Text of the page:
Shoot the Media?

Image result for images of mob of reporters

Noozies have gotten thin-skinned lately, about not receiving the love and trust they feel entitled to. Now Tampa Mayor Bob Buckhorn has given them something more to cry about.

At a recent Special Operations Industry Conference, the mayor took part in a fictional demonstration of an incident requiring a special military operation. In the course of the drama, he wound up with a chance to handle a 50-caliber machine gun that fired blanks.

“And so the first place I point that gun is at the media,” Buckhorn said, adding that he enjoyed seeing the noozies “cry like little girls” (http://www.tampabay.com/blogs/timesnews/buckhorns-joke-about-pointing-machine-guns-at-media-draws-fire/2324553 ). Just kidding, he said.

Looks like the journalists’ habit of taking sides with left-wing statist big shots against the rest of us has kind of alienated them from our affections. And then they act surprised about it. We catch them colluding with Democrats, spreading fake news about conservatives, lying and cheating, shilling for fictitious Global Warming–and boo-hoo, those ungrateful peasants don’t love us anymore?

I do not actually advocate machine-gunning crowds of journalists. But letting them know we wouldn’t trust ’em anymore as far as we could throw ’em, and that we deeply resent their trying to do a fundamental transformation of America into a coast-to-coast Democrat hellhole like Detroit, only bigger, much bigger–

Until you jokers clean up your act, we’re not listening. And if you learn something from the little scare that Mayor Buckhorn gave you, good for you.

About leeduigon

I have lived in Metuchen, NJ, all my life. I have been married to my wife Patricia since 1977. I am a former newspaper editor and reporter. I was also the owner-operator of my own small business for several years. I wrote various novels and short stories published during 1980s and 1990s. I am a long-time student of judo and Japanese swordsmanship (kenjutsu). I also play chess, basketball, and military and sports simulations. View all posts by leeduigon

10 responses to “Shoot the Media?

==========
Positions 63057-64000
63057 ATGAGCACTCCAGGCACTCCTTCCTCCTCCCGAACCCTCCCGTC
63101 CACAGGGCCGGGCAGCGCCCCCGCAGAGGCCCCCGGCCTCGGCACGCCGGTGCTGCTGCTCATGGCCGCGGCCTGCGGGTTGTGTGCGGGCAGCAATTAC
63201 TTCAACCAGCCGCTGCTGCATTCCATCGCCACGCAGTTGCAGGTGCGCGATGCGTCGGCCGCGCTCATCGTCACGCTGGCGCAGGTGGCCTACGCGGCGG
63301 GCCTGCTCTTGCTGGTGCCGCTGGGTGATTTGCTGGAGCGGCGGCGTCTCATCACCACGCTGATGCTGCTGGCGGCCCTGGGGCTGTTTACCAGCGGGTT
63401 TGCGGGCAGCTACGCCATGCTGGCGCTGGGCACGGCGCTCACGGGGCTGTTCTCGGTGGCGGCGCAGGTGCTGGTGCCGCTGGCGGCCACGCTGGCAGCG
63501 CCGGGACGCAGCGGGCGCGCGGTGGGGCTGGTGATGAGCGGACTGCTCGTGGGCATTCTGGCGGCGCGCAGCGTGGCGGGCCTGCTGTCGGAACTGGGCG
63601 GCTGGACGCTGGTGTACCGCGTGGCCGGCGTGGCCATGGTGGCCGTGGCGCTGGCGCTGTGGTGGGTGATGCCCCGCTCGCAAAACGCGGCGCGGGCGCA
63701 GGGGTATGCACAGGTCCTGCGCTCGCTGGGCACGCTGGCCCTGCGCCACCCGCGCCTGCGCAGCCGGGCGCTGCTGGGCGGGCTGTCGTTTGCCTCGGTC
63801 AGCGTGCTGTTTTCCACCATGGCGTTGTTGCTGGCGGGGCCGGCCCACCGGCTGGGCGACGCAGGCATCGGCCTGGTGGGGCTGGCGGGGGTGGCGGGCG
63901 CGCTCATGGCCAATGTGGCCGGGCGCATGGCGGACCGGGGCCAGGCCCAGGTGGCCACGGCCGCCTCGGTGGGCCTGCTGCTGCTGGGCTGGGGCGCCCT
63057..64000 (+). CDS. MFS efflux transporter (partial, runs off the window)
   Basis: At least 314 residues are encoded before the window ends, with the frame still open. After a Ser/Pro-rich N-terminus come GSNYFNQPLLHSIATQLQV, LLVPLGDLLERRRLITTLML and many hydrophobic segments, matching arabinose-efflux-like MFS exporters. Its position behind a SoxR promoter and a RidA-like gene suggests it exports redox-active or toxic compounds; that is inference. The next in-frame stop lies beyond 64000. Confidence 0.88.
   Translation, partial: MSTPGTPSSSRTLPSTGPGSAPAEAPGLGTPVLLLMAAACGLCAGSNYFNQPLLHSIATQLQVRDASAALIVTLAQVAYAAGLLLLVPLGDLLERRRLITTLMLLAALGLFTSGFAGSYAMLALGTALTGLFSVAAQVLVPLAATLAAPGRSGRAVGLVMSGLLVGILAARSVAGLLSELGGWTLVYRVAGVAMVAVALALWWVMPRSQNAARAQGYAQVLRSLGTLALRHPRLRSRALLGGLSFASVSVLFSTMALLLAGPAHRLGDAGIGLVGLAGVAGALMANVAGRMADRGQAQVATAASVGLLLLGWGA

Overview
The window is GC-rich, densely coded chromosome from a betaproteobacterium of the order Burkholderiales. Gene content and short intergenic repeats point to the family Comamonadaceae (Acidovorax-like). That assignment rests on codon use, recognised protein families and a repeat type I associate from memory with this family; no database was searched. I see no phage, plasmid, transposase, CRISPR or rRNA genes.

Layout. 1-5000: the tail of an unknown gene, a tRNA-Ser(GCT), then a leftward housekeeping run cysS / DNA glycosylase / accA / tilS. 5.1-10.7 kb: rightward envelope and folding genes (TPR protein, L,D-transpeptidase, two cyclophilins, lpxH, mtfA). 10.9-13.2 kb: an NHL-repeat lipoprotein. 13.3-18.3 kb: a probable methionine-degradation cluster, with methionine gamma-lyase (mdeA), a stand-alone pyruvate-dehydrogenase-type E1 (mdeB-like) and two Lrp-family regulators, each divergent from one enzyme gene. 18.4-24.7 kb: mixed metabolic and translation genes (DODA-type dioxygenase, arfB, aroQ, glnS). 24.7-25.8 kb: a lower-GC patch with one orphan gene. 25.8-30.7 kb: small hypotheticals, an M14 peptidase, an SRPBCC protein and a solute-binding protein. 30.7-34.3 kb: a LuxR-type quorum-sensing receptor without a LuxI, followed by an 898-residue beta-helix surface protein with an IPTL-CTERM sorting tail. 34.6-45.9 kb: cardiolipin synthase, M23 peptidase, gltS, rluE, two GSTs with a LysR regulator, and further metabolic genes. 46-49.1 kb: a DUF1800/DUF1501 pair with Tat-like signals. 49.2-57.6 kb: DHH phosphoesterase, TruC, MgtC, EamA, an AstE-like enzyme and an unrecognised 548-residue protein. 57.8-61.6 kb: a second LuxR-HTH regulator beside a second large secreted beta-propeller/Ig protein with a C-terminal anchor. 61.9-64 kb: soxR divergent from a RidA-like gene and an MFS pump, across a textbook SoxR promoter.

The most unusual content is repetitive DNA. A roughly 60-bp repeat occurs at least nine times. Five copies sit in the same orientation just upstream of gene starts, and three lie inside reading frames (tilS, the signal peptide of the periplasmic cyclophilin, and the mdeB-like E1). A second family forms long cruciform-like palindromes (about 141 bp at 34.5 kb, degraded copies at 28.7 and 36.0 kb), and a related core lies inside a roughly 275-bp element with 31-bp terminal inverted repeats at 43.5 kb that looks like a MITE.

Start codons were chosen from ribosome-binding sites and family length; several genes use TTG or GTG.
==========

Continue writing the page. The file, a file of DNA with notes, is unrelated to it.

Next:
• UnKnowable

    I can think of something much worse than pointing a gun at the media, and it’s 100% legal. If we refuse to watch their TV shows, listen to them on the radio, buy their printed output, etc. they will cease to exist very quickly.

    Why are there outrageous tabloids at the checkout of the supermarket? Because people buy them; it’s that simple. Why is there an out of control news media? Because people are still consuming their product; it’s that simple.

    Like

    • leeduigon

      In fact, newspaper sales and TV news viewership are both way down–as they deserve to be.
      And it’s a bad thing that we citizens are left without a reliable source of information on current events.

      Like

  • Erlene

    I’m with you, UnKnowable; all the way. It is exactly what I do. I haven’t watched a “news program” in quite some time now. Occasionally, as I am working in the kitchen, I am forced to hear some of the clowns’ babble, but I exit ASAP. They are the real “deplorables”; a disgrace to our nation.

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    • UnKnowable

      When they treat alcoholics, one effective strategy is to help them realize that they are drinking as a matter of choice. Where habits are concerned, sometimes the choice has become so automatic that it goes unnoticed.

      I would apply the same thing to television watching and, especially, the watching of television news. A striking number of people seem to think “it’s the news, I have to watch it”, but this is not the case. I haven’t watched TV news in a very long time, yet somehow I manage to survive.

      When I speak to people whom obtain their news strictly from TV I am usually appalled at the superficiality of their knowledge of world events. It would be interesting to poll random people at a shopping center and ask them about Assad, Abbas, Hisbollah, Hamas, Erdogan, etc. I doubt seriously that many people know the roles of most of these people.

      People talk about North Korea all the time, but how many of them know the history of it all. I doubt that many people today would be able to explain why there is a North and South Korea and the implications of this with regard to the current situation.